TBD - Sound - our ears respond to vibrations (compressions) in the air. A speaker reproduces sound by compressing air (look at a woofer with the cover off - you can see it moving). The signal that controls the speakers movement can be translated into binary numbers.

  • Key Point - any sound can be represented in 1's and 0's

Note: the companion website for the Intel video (linked as a Supplemental Instructional Material) contains recaps, animations and interactive activities for this lesson.


Digital Information Classroom Demos

Human Binary Counter

This demo give students a kinesthetic opportunity to understand binary numbers.

  • Have a one student be timekeeper
  • Have four students seated in chairs facing the class
  • Identify the four chairs (from the right) as the 1's chair, 2's chair, 4's chair and 8's chair
  • When a student is seated, that bit is a "0" and when they stand it is a "1"
  • Starting with all students seated (00002) have the students count up to 15 (11112).
    • Call out the next number in the sequence, and once the right combination of sitting/standing is reached, call out the next number
  • Time multiple teams to see which is the fastest Human Binary Counter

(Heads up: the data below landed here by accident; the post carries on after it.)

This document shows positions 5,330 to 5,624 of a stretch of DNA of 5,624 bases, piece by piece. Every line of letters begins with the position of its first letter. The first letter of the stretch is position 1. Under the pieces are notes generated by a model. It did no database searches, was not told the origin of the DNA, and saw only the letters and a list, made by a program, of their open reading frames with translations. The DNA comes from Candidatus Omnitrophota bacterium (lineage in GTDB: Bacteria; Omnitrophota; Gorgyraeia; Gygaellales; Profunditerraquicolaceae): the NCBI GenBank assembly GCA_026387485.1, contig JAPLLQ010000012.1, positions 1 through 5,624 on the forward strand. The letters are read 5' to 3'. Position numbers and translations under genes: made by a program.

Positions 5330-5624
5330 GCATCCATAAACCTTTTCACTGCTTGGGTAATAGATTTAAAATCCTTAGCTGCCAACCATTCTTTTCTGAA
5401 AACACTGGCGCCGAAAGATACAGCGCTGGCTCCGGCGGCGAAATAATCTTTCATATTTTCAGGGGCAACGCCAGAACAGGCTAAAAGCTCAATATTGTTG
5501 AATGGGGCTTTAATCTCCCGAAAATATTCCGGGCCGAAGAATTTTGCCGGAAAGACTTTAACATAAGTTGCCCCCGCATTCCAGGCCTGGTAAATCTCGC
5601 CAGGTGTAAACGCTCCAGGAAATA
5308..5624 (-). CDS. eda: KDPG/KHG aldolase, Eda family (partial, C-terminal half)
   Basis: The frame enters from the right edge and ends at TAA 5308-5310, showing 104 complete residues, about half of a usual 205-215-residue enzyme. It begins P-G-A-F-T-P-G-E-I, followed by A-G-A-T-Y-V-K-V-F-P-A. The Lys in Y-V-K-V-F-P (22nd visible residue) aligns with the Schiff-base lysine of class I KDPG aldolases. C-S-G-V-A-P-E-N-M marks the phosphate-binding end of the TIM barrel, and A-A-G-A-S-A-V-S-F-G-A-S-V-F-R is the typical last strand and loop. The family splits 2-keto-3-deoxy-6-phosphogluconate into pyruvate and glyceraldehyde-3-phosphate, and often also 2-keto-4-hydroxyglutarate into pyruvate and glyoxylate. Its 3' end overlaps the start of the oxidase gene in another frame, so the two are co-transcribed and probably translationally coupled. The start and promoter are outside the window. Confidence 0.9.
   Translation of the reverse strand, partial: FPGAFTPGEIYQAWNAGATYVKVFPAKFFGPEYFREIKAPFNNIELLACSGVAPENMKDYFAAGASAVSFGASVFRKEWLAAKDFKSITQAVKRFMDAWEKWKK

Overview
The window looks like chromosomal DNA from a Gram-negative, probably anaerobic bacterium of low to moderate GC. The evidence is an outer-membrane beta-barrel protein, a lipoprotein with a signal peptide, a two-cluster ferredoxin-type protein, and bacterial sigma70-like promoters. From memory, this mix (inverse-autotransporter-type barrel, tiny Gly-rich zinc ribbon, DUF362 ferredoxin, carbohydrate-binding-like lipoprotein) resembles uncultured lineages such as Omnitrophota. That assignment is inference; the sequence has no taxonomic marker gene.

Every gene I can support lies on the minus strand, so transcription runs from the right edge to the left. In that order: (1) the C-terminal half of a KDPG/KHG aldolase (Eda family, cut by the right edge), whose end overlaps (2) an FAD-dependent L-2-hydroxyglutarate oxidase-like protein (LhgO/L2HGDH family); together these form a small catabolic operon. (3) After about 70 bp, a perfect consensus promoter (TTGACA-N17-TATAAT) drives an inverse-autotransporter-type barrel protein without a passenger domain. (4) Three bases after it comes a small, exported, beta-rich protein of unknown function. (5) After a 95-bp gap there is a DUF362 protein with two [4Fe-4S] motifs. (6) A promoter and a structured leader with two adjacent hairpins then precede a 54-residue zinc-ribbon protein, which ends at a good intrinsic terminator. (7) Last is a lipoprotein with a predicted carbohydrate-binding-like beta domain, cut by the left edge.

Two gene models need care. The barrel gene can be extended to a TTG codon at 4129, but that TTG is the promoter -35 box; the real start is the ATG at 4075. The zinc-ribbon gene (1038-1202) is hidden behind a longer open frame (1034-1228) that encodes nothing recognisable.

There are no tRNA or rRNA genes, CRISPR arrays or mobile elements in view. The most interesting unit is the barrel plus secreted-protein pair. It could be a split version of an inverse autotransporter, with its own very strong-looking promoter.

Human Computer (or "WHY computers use only 1's and 0's")

This demo demonstrates for students why computer use the cumbersome binary system for everything they do.


Supply Preparation

  • Cut out each of the 12 rectangles separately.
  • For page 1, on the back of the two white rectangles write "0" and on the back of one black rectangles write "1" and the other write "9"
  • For pages 2 and 3, on the back of each of the 8 gray rectangles, label them "1" through "8" ordered by their increasingly darker shades of gray.

Student Preparation

  • The players:
    • Select one student to be timekeeper
    • Select one student to be the counter
    • Select 8 students to be the RAM chips
    • The teacher will be the processor
  • The Human Computer
    • In a real computer, the processor and RAM chips communicate information through electrical pathways called a bus
    • In the Human Computer, the processor (teacher) and RAM chips (students) are going to communicate visually and audibly
    • When a processor sends information to RAM all the RAM chips must receive it correctly and at the same time.
    • In this Demo, the processor (teacher) is going to raise a card above the blind and the 8 RAM chips (students) are all going to call out simultaneously what that information is:
      • All students must clearly/loudly call out the same thing
      • All students must clearly/loudly call out at the same time
      • RAM chips cannot talk to each other, so neither can students (no consultation - just call 'em like you see 'em)
    • When the processorknows that the communication was successful, the next piece of information will be immediately shown
    • The counter will keep track of how many pieces of information have been transferred and the timekeeper will record how long it takes to transfer 20 pieces of information.

Running the Demo

  • Ask students why computers use binary information since:
    • Binary numbers are much "larger" than decimal number